Here I am today, writing about emotional eating rehab, and what do I know? I’m not a therapist or a psychologist. But I do know this: if you’ve been defined by other people, objects, actions, or a belief system, you might want to rethink when that identity was created, why and who defined it for you, and if it came from a place of fear, vulnerability, rejection, or need for acceptance.
If you could go back in time, could you imagine the person you are that isn’t defined? If you weren’t in a body, what does your soul feel like? If you were reborn into a new body with a new life, would your soul feel the same? Would you, by choice, recreate the same life you have knowing what you know? Most people would love a do-over, but feel chained to what they’ve already been defined by, and can’t see a way out.
But that isn’t true. The moment I chose not to commit suicide, I realized that the only other way out was to live the same life that existed, as if I was getting a do-over. I had the same family, parents, husband (I got married at 20 during my psychological illness− my poor parents!), and instead of killing myself, I’d be authentic, let go of all definitions they created for me, and allow the incredible atomic bomb of vulnerability, as they might reject me. I recognized that allowing that horrific vulnerability was no different than suicide, so I might as well let the world know the real me, and accept any rejection, before I ended this life altogether.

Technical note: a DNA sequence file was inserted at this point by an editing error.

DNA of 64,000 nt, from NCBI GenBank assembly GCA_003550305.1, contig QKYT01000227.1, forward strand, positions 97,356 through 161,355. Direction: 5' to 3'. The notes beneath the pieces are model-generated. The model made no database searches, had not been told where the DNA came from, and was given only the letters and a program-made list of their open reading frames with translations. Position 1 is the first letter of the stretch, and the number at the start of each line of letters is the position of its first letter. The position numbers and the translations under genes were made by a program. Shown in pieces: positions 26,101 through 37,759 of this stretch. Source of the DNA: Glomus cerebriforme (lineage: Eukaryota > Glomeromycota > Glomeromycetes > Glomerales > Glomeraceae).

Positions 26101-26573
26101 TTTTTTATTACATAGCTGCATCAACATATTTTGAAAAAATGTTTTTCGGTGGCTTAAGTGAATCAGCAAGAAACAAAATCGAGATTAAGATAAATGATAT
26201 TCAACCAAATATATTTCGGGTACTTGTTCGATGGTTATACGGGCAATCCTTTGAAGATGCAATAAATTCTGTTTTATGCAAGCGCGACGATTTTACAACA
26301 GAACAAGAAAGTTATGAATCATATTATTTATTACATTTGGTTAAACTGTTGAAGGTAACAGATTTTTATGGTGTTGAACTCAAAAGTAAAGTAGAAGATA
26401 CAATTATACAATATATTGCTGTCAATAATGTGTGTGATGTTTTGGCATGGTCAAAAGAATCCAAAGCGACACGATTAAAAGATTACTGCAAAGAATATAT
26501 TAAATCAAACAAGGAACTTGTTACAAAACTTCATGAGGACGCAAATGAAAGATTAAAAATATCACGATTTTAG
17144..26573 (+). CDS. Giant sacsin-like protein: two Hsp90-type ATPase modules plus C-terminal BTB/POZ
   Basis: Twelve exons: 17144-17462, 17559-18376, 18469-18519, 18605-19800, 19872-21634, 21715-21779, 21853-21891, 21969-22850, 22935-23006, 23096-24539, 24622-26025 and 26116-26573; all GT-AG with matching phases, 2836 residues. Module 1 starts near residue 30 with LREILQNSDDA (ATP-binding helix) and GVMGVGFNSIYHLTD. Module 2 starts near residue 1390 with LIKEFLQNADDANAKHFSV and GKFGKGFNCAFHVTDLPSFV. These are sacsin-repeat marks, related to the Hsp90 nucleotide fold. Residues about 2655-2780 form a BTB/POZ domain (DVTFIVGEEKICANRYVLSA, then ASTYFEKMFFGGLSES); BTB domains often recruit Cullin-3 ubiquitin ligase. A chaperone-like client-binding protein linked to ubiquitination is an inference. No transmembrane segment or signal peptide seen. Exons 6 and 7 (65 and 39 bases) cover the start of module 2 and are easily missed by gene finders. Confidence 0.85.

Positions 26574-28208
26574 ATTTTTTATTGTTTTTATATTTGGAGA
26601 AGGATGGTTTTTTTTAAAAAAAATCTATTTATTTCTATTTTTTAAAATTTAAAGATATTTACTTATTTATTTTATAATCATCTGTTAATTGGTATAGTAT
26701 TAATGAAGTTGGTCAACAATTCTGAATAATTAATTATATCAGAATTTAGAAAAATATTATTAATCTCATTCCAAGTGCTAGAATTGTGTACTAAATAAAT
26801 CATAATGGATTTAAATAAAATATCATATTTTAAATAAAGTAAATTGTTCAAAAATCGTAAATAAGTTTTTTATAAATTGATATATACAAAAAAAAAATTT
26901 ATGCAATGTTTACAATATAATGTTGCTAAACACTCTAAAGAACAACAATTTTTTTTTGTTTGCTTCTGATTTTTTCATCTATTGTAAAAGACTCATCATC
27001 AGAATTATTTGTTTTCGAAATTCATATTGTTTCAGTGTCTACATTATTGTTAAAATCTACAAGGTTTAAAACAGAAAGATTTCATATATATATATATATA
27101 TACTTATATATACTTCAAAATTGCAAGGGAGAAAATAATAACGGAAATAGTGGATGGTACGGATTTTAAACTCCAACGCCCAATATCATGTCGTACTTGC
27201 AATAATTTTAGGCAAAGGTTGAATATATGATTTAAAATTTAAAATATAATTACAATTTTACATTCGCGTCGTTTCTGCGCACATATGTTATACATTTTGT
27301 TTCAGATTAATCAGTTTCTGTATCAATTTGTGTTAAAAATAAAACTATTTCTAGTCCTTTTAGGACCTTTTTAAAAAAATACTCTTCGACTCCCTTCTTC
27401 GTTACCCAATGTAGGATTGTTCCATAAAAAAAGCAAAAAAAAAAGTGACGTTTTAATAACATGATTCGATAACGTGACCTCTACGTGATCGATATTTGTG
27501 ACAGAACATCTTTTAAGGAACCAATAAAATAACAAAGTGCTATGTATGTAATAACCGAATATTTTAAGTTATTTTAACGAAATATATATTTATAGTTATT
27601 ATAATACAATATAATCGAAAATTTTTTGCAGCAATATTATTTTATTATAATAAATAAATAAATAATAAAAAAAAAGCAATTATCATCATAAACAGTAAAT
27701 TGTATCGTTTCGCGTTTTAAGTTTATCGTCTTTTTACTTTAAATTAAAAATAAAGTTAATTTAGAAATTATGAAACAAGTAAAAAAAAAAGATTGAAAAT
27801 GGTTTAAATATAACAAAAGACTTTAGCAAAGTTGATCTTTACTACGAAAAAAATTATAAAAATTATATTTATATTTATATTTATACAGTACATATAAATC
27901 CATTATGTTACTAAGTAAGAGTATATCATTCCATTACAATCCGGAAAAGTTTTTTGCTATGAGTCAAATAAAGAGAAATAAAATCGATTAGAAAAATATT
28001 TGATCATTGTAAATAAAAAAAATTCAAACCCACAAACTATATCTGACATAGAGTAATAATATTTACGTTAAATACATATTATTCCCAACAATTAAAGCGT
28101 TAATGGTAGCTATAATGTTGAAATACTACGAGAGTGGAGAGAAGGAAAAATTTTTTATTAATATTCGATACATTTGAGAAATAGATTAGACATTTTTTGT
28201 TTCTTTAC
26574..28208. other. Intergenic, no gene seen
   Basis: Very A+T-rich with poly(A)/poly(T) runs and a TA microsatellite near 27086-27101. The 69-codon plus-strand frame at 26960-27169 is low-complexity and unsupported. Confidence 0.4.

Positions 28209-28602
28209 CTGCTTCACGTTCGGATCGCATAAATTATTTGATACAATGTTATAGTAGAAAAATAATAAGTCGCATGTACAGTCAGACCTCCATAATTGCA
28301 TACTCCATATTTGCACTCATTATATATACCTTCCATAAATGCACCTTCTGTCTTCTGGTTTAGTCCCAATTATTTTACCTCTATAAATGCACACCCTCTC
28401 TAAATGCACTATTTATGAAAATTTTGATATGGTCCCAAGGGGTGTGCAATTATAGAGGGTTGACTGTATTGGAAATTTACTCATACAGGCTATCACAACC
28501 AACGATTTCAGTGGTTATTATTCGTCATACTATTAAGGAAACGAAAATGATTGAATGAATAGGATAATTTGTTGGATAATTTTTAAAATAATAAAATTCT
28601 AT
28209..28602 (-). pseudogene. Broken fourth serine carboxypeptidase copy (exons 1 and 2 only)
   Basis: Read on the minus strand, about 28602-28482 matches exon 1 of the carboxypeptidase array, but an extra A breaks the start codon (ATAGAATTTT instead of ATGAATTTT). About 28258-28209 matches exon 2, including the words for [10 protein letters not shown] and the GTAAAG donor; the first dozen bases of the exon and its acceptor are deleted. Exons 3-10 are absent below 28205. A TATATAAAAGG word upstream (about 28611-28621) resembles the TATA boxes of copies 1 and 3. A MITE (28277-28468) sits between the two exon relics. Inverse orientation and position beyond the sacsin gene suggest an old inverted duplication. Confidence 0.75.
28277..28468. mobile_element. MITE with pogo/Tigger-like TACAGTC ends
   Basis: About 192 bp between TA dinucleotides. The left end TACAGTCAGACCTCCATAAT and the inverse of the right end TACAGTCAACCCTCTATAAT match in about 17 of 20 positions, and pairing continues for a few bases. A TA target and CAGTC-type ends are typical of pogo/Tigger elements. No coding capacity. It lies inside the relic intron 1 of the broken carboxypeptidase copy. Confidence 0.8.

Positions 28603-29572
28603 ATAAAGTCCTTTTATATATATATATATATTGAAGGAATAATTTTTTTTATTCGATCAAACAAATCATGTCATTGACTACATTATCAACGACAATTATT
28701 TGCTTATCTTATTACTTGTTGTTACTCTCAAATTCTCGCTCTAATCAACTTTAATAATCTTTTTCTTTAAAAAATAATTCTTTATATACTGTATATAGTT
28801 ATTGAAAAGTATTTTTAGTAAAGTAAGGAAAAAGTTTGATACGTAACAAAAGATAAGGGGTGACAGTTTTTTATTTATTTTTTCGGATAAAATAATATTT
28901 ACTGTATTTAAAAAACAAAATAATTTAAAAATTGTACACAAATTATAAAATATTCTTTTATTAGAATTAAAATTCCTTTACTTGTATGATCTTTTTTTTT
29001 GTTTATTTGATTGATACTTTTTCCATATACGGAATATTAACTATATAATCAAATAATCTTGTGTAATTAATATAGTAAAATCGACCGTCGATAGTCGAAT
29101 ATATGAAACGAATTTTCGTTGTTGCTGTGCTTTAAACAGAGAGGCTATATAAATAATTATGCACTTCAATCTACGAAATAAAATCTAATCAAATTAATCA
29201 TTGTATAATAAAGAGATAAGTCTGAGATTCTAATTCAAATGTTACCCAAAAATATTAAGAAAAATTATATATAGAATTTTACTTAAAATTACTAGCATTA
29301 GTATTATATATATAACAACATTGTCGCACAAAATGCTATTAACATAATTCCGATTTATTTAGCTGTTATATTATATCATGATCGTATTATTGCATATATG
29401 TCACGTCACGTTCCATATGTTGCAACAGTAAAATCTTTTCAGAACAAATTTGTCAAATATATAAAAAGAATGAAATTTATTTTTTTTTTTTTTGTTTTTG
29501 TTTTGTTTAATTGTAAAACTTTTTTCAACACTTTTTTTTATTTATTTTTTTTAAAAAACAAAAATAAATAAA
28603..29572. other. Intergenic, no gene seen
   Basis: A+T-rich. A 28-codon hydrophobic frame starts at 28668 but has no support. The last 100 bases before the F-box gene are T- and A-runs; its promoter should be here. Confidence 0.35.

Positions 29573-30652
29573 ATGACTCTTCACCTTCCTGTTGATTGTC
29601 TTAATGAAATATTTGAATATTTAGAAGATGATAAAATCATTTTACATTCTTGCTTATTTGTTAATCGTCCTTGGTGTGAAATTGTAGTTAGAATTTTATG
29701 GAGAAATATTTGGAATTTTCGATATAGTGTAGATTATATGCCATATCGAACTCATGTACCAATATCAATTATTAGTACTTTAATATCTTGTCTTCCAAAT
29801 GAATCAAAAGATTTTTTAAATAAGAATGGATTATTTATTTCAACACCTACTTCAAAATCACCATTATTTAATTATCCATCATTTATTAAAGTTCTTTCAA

Who would I be, and if I gained fat− would that make me worse of a person? Would being fat lessen the value of my soul? If not, than my extremist body-religion was misdirected and wrong. I was going to have to find out. That’s when I left the severe safety my body-religion, the religion my parents enforced me to be, the idea that sex made me a bad person, and all that traumatized and falsely defined the value of my soul. I gave nothing the power to define me, because the value of my soul had to existe with nothing. No person, clothing, action, music, hobby, education, and nothing of this visible world could completely define what I felt of myself. That moment of realization, awakened me to a level of consciousness that instantly changed my perception of life forever.
My point− find happiness and love for who you are with nothing. Seek who you are that isn’t definable by the way you look, how you act, what your job is, nor from what you see, hear, or feel. Recognize that losing weight won’t improve your life (accept that the body you have won’t be so uncomfortable, and may last longer). And if you think once you achieve that thin body that it improves your value, you’re now define by that, and will have intense fear and vulnerability of gaining the fat back. WHAT A NIGHTMARE! This is why I exercised for hours on end, and why I now have severe arthritis at age 34.
Being thin doesn’t make you a better person, nor should being fat make you less valuable. The liberty to eat excessively may be your means of gaining freedom from a constraint you really don’t like. The need to restrict food may be a way that you are seeking a new outward definition rather than accepting authenticity. Think about who you are, move past the superficial definitions, and find what is indefinable. This is where unconditional love and self-worth starts and where emotional eating or “eating-religion” loses value.